Today the Second Circuit held that three robberies committed on the same evening–within the same hour–were “committed on occasions different from one another” within the meaning of the ACCA. See United States v. Bordeaux, 17-486 (2d Cir. 2018) (Cabranes, Raggi, Vilardo (WDNY)). The opinion, available here, also holds that a subsection of Connecticut’s first-degree robbery statute, punishing robberies committed with a firearm, defines a violent felony for ACCA purposes.
The relevant facts of Bordeaux are buried toward the bottom of the opinion, in the analysis section. The defendant and accomplices robbed three different victims on the same night in Bridgeport, CT. The robberies occurred at approximately 10pm, 10:15pm, and 10:55pm on November 24, 2009. The district court “took notice that the distances between the first and second and the second and third robberies were, respectively, “a little less and a little more than one‐half mile.” Slip op. at 14. Thus, the robberies each occurred within about a mile from each other.
The Armed Career Criminal Act (ACCA), applies only where a defendant has been convicted of three prior, violent felonies that occurred “on occasions different from one another.” 18 U.S.C. § 924(e)(1). In determining whether felonies occurred on different “occasions,” courts are permitted to consider only sources approved in Taylor and Shepard, which include “the charging document, written plea agreement, transcript of plea colloquy, [and] analogous materials.” Id. at 13 (quoting United States v. Dantzler, 771 F.3d 137, 139 (2d Cir. 2014)).
Looking to the ordinary meaning of “occasions,” the panel observed that one acceptable usage–not the primary definition, but an acceptable usage–“evokes . . . the totality of circumstances giving rise to an opportunity.” Id. at 11. (That is, one would not simply look to whether events occurred at different junctures to determine whether they occurred on separate “occasions.”) This usage, the panel reasoned, better comports with the legislative history of the ACCA. Congress added the ACCA’s different-occasions requirement after the Solicitor General took the position in a cert. petition that the statute was intended “to apply only to defendants whose convictions had arisen from distinct ‘criminal episodes,’ not to a defendant who had been convicted on several counts for the same event.” Id. at 12. Turning to case law, the panel observed that the Second Circuit has “tried to distinguish between the defendant who simply commits several offenses in a connected chain of events and the defendant who is targeted by ACCA—someone who commits multiple crimes separated by substantial effort and reflection.” Id.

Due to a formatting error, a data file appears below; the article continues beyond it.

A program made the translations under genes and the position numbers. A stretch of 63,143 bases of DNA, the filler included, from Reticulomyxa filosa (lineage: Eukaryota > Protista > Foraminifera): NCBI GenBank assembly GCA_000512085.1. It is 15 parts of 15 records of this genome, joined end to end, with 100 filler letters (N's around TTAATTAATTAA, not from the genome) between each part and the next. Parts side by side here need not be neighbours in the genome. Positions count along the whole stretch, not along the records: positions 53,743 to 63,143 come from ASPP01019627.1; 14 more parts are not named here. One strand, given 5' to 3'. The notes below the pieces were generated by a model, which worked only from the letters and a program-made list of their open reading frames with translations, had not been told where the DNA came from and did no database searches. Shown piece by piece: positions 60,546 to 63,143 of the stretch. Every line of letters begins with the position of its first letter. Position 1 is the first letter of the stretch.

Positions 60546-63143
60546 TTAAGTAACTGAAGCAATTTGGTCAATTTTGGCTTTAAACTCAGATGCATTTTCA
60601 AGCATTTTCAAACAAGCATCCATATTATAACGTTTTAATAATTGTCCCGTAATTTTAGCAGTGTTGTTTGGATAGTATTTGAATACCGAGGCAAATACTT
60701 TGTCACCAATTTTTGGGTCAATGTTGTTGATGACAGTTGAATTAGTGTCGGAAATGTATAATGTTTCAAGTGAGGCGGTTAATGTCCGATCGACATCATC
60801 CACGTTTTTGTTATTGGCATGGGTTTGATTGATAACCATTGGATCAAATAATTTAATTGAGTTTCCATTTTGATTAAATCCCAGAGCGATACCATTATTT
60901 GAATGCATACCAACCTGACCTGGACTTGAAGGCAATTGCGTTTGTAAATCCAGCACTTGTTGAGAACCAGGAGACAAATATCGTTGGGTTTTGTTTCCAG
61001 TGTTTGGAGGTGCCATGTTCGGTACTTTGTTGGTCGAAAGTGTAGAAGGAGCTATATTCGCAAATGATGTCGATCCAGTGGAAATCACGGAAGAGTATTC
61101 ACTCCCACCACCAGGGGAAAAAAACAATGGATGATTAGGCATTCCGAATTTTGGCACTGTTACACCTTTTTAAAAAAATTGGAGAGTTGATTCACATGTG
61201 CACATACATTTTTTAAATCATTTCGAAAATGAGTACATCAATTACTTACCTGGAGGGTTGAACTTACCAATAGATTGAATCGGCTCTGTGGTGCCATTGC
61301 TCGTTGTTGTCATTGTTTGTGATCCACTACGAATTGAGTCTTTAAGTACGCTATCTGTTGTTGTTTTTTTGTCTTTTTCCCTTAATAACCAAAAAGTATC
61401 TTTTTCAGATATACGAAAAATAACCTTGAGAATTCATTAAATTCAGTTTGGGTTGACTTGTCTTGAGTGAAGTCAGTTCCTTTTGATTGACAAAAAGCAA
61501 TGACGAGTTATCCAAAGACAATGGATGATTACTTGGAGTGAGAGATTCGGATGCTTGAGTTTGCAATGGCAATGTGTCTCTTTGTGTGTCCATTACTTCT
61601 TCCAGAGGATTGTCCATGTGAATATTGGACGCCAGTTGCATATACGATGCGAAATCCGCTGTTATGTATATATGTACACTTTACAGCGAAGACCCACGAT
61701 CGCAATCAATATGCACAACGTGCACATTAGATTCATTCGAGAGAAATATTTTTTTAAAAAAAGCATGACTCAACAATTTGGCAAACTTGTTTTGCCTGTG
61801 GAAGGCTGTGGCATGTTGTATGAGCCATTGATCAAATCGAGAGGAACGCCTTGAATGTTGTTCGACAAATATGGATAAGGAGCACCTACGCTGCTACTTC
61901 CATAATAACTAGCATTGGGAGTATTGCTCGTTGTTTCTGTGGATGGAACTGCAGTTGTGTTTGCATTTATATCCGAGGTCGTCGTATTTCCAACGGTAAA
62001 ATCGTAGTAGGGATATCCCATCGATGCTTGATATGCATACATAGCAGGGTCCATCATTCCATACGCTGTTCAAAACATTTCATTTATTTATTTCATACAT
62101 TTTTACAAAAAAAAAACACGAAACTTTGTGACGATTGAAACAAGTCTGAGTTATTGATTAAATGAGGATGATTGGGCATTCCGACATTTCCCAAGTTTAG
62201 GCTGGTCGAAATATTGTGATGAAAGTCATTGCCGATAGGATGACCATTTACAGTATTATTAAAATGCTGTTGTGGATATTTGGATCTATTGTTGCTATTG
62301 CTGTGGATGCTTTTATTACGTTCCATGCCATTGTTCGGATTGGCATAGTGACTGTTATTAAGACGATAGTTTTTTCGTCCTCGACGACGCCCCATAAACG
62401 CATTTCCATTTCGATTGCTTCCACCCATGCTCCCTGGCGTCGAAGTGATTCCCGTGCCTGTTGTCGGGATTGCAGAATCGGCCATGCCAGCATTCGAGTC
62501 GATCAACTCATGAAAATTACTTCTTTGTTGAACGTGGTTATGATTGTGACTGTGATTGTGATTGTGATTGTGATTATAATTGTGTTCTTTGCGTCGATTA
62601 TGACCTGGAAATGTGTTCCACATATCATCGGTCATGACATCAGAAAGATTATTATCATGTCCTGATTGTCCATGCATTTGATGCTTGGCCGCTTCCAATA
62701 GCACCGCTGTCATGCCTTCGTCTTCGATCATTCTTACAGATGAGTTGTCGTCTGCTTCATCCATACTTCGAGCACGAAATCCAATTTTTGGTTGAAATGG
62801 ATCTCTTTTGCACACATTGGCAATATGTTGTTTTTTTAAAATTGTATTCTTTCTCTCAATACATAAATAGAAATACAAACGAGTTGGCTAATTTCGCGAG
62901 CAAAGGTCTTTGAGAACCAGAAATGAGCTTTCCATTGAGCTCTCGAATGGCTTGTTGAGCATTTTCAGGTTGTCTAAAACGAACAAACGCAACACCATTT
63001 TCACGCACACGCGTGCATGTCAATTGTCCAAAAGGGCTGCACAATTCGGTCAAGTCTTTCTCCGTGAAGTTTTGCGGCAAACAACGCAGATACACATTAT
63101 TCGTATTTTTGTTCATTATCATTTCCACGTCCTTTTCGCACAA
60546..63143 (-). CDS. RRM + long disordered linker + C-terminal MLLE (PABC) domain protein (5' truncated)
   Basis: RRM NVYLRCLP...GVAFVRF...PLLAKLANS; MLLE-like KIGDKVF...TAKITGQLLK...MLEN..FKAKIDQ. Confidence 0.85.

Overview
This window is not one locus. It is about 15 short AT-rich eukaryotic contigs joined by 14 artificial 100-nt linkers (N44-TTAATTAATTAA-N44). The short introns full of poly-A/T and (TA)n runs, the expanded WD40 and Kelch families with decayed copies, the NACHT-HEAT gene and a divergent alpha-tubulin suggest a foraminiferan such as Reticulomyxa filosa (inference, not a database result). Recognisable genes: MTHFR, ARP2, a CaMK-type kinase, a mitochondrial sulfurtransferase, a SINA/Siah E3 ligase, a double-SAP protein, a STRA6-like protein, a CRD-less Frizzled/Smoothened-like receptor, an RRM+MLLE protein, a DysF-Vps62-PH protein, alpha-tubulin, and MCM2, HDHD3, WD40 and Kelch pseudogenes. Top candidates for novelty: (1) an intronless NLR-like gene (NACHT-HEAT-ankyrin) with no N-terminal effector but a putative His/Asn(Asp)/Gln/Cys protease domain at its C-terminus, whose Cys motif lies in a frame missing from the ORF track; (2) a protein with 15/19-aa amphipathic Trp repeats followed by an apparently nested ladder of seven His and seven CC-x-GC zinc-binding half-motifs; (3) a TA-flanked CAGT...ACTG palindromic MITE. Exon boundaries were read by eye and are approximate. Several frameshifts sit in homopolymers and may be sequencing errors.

In the abstract, this standard for interpreting “occasions” is sensible. The panel’s application of that standard, however, is surprising. The facts in this case, the panel held, were sufficient to conclude that the defendant committed these offenses “in separate episodes.” Id. at 14. As the panel explained:
The lapse of time between the first and second and the second and third crimes was fairly short, a circumstance that should perhaps favor our treating the three offenses as parts of a single episode. The significant distances between the crimes, however, suggest that Bordeaux had to go to a degree of effort to get from one site to the next. Taken together, the time lapse and the distances provided Bordeaux an opportunity to reflect and change course, if he had wanted to do so.
Id. Moreover, the plea colloquy transcript supports the inference that none of the defendant’s accomplices stayed behind to complete either of the first two robberies while others moved on to rob other victims. See id. at 16.
The impact of Bordeaux can, perhaps, be circumscribed by the clear error standard that governs appellate review of factual determinations. In this case, the panel concluded that the district court did not clearly err when it found that the robberies took place at distinct times. Id. at 16-17. Presumably, however, a district court could have found that these robberies–which occurred in close temporal and geographic proximity to one another–could have also concluded that they constituted the same “occasion.” According to the panel, the findings in Bordeaux were supported by “significant distance” between the crimes and the “degree of effort” required to commit each distinct crime. In the appropriate circumstances, practitioners can highlight these factors–effort and distance–to distinguish the convictions in Bordeaux from those in their case.